A group of students perhaps egged on by hardliner Syed Ali Shah Geelani. forced their way into a dialogue between the journalists and students at
"The day after, a deadly jehadi outfit, Jamiat-ul-Mujahideen, fully endorsed her suspicions. The doubts regarding our visit were not confined to 'extremist fringes'. "Cartoon after cartoon appeared in a section of the popular newspapers of Srinagar, where the journalists from Pakistan were mocked with utmost contempt for avariciously relishing the meaty Wazwun of Kashmir and appreciating the scenic beauty of it like the dazed tourists on an exotic picnic." Kashmiris and the media castigated the team for accepting the J&K government's " 5 Star hospitality".
"Yet, this diversity cannot be avoided. At the negotiating table, whenever that stage comes, one of the most difficult issues to resolve would be defining aazadi (freedom, liberation, independence) because a resolution would demand, more than emotions, an acceptable mechanism for determining the Kashmiri aspirations.
"One can broadly have two poles, the rest lying between the two. Syed Ali Geelani with his emphasis on accession to Pakistan being one; Omar Abdullah, the chief of National Conference with his emphasis on autonomy within the Indian Union being the other. The JKLF too is clear on its stand but as things stand there are not many takers for the independence option, at least in the way the group has formulated it or continues to do so. Geelani and Abdullah are closer to the ground realities because their solutions take into account the two major players:
They have been caught up in ethnic upheavals and the intermingling of Aryan, Turkic and Semitic races for many millennia. Descending from Medes, they were first mentioned as the Kurduchoi, who harassed Xenephon and his Ten Thousand during the epic retreat from
The Turks started moving into
Belonging to the Iranian-language! family, Kurdish is spoken in five dialects and many sub-dialects, but the divisions among Kurds are reflected not only in the dialects or the countries they inhabit. Differences among them have persisted throughout history. In north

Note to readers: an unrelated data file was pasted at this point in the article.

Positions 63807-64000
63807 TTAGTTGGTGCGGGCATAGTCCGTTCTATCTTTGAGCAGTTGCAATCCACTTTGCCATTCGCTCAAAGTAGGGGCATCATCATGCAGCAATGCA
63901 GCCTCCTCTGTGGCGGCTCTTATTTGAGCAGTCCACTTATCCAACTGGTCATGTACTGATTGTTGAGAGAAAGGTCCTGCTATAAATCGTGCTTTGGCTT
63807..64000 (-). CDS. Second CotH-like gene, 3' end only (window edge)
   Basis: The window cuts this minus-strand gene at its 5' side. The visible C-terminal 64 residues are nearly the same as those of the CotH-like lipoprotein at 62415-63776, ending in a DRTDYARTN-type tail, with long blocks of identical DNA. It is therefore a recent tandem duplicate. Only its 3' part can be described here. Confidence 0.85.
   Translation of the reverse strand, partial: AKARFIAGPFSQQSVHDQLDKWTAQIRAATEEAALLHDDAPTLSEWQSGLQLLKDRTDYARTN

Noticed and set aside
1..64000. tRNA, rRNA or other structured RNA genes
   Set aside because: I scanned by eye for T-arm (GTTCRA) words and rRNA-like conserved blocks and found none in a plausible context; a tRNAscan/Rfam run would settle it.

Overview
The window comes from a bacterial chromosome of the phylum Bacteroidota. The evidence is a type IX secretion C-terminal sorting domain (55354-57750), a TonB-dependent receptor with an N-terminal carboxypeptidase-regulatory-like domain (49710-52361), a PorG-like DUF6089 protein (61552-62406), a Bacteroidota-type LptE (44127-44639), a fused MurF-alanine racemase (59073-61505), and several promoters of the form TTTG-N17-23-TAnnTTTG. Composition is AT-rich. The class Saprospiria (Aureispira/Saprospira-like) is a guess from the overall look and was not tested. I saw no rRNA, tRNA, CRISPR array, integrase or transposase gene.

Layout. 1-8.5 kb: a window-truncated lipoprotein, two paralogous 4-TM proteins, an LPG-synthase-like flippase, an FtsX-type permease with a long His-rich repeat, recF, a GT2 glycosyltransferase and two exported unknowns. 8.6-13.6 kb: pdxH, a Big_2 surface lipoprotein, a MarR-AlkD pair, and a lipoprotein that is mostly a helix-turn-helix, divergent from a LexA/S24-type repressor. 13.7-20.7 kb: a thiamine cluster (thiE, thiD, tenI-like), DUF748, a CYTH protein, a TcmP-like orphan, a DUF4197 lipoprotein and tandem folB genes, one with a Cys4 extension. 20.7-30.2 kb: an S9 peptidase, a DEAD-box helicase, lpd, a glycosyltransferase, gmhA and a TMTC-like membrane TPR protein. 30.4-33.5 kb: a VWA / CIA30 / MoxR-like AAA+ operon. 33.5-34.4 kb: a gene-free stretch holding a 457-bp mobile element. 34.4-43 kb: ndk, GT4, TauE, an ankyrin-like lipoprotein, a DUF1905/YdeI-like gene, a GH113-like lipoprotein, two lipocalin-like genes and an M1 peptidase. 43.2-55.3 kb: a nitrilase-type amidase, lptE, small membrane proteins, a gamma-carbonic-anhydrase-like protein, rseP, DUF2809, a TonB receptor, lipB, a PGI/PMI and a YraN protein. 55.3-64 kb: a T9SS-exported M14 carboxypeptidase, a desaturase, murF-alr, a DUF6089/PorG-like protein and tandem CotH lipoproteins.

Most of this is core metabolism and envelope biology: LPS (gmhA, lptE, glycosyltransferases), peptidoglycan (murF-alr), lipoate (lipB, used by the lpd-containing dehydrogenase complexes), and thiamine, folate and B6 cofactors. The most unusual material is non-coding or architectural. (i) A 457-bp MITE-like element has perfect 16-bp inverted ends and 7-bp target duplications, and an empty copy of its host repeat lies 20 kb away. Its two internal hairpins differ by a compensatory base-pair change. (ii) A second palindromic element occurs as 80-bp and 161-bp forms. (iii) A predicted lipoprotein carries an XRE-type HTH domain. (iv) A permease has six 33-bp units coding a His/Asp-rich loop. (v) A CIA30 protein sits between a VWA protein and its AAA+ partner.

But, even when divided, they have enjoyed some semblance of autonomy, first under the British mandate, then the leftist regime of Brig Kassem, and even under the kid gloves and poisoned sword treatment of Saddam Hussein, with an almost free run during the Iran-Iraq war of the 1980s. And then under US-led protection after the 1991 Gulf War. The idea of a Kurdish identity and autonomy, which was vigorously suppressed in the unitary Turkish state, was kept alive across in
The Iranians have manipulated Iraqi Kurds as did the Russians the Iranian Kurds during World War II, encouraging them to declare the
Ocalan and the PKK
The circumstances of its origins; tribalism, feudalism, the grinding poverty of the region compared to the growing prosperity in western Turkey made Marxism an abiding ideology that attracted poorer but educated youth of both sexes. After some unsuccessful attacks in 1979, the really violent incidents, which brought recognition to the PKK as a terror outfit, were carried out in 1984 in Sirit and Hakkari near the Iraq-Iran border.
From a few hundred in 1984, the number of PKK cadres then rose to the thousands and peaked in the first half of the 1990s when the PKK was churning out 300 fighters every quarter. As the state used all the brutal power at its command, the PKK fought back savagely by killing government village headmen, guards, teachers and doctors, apart from innocents and the military and police soldiers. Brutal reprisals and killings by security forces brought in thousands of fresh volunteers to the PKK.